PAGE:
GDPR "inadequate" to protect against contact-tracing privacy risks
MPs and Lords demand new law to guarantee protections for any contact-tracing tech
Parliamentarians have called for the government to adopt urgent legislation to protect UK citizens' privacy when they download a widely-touted contact-tracing app.
Existing laws and frameworks are unfit-for-purpose, according to the chair of the Joint Committee on Human Rights Harriet Harman MP, whose cross-party panel of MPs and Lords have examined plans to introduce contact-tracing technology.
GDPR is "wholly inadequate", the Labour veteran has claimed, because the consent-based model of data protection doesn't lend itself to an entirely new area of data harvesting that the processes involved in powering contact-tracing demand.
The committee, as a result, has produced its own draft Bill for the government to consider, establishing a framework that safeguards user data specifically with regards to any contact-tracing software introduced.
“We did a report before the last election looking at the protection of data in the digital age,” Harman told journalists during a conference call. “We heard evidence that even those people who were gathering the data didn’t have full sightlines all the way through to know what was being gathered.”
“We found the current system for data protection wholly inadequate even for the gathering of data that was at that point being carried out. This is a wholly new area of data collection and therefore we need not the failed mish-mash of protections that currently exist, we need a new, bespoke bill.
Currently, data protection and privacy guarantees are offered based on a spread between GDPR, the Data Protection Act 2018, case law on privacy, and principles outlined in the European Convention on Human Rights. The setup amounts to “tangled law” that never envisaged anything amounting to the contact-tracing technology about to be rolled out.
The MP was also critical of the health secretary Matt Hancock who hasn’t yet responded to the committee’s request for the government to consider the legislation, despite suggesting in a letter that individuals would be given assurances their data is safe. A letter, Harman added, does not equate with legal protections.
The contact tracing app is voluntary but requires a certain proportion of the public to download it in order to be effective in controlling the spread of the virus, thought to be between 60-80%. Implementing legislation to guarantee safeguards against any potential breach of privacy would go some way toward reassuring the public against potential data misuse.
Regardless of whether the app being developed pursues a centralised or decentralised model, the Bill would outline specifically the purpose of gathering data for contact-tracing, who can access the data, and also ensure the deletion of data once the system is no longer needed.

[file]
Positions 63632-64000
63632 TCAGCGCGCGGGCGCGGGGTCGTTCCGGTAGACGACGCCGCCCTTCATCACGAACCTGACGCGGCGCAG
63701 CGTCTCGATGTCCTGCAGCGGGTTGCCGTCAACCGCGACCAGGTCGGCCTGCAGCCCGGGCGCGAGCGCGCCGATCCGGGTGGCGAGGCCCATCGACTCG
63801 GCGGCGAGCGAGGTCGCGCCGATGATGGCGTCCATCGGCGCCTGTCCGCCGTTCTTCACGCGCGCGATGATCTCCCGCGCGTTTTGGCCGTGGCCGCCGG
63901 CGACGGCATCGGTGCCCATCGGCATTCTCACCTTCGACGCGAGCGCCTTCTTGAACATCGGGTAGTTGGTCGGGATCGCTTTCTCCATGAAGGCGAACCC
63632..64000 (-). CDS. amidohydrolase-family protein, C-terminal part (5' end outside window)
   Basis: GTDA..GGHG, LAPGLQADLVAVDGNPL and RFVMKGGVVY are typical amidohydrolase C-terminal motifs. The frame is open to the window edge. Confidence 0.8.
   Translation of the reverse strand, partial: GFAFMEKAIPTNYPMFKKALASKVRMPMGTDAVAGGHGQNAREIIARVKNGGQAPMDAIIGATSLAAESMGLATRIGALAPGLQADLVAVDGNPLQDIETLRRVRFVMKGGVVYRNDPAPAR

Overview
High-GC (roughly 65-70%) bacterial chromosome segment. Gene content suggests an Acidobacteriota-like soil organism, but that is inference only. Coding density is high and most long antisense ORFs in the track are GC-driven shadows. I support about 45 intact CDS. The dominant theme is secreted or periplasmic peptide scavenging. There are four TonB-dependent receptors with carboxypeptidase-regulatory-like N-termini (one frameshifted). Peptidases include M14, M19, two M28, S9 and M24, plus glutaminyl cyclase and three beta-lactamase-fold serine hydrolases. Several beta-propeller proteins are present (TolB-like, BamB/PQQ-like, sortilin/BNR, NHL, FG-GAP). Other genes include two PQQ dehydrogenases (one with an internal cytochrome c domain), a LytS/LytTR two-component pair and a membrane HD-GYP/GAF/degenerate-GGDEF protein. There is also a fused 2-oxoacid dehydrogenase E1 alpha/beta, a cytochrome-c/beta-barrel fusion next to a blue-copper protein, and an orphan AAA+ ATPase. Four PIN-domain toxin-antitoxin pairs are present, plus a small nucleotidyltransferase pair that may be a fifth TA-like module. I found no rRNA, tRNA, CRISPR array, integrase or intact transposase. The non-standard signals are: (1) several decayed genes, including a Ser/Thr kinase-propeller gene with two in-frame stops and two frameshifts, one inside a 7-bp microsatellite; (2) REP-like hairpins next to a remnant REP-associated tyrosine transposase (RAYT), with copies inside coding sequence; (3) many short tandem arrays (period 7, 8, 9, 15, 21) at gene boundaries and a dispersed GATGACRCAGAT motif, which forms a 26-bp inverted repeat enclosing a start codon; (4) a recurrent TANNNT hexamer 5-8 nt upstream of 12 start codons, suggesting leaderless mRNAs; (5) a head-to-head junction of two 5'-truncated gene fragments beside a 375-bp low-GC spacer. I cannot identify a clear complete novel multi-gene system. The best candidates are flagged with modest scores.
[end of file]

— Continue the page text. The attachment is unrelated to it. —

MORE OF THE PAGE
The Bill would also introduce a contract-tracing Tsar that would oversee complaints. That function has traditionally been exercised by the Information Commissioner’s Office (ICO), although Harman insists the data regulator is not well-equipped to handle the legality of any contact-tracing system. This is due to a fundamental flaw in the way the ICO was established.
“The way we set up the Information Commissioner is we gave the office responsibility both to advice but also to enforce, and actually, that can be bordering on conflict of interest,” the committee chair continued.
“Because if you’ve been advising, which the Information Commissioner has been, about the setup of the system, then you kind of are vested in it, and you need a clean pair of eyes to actually look at it.”
Since the government first revealed its intentions to develop a contact-tracing app, organisations have lined up to voice their concerns over the potential for privacy infringements, particularly with regards to the centralised model.
Amnesty International, for example, recently expressed concern that the government may be planning to route private data through a central database, which would open the door to “pervasive state surveillance”.
The claim that GDPR is unfit-for-purpose to protect against contact-tracing privacy risks has been made almost two years since the toughest data protection laws to date came into force.
Since its implementation, despite the promise of hefty fines for data protection violations, very little has been collected and few cases have reached conclusion. This is despite mounting complaints, especially on the doorstep of the Irish Data Protection Commission (DPC) and even ‘intentions to fine’ issued by the ICO against BA and Marriot for data breaches in 2018.
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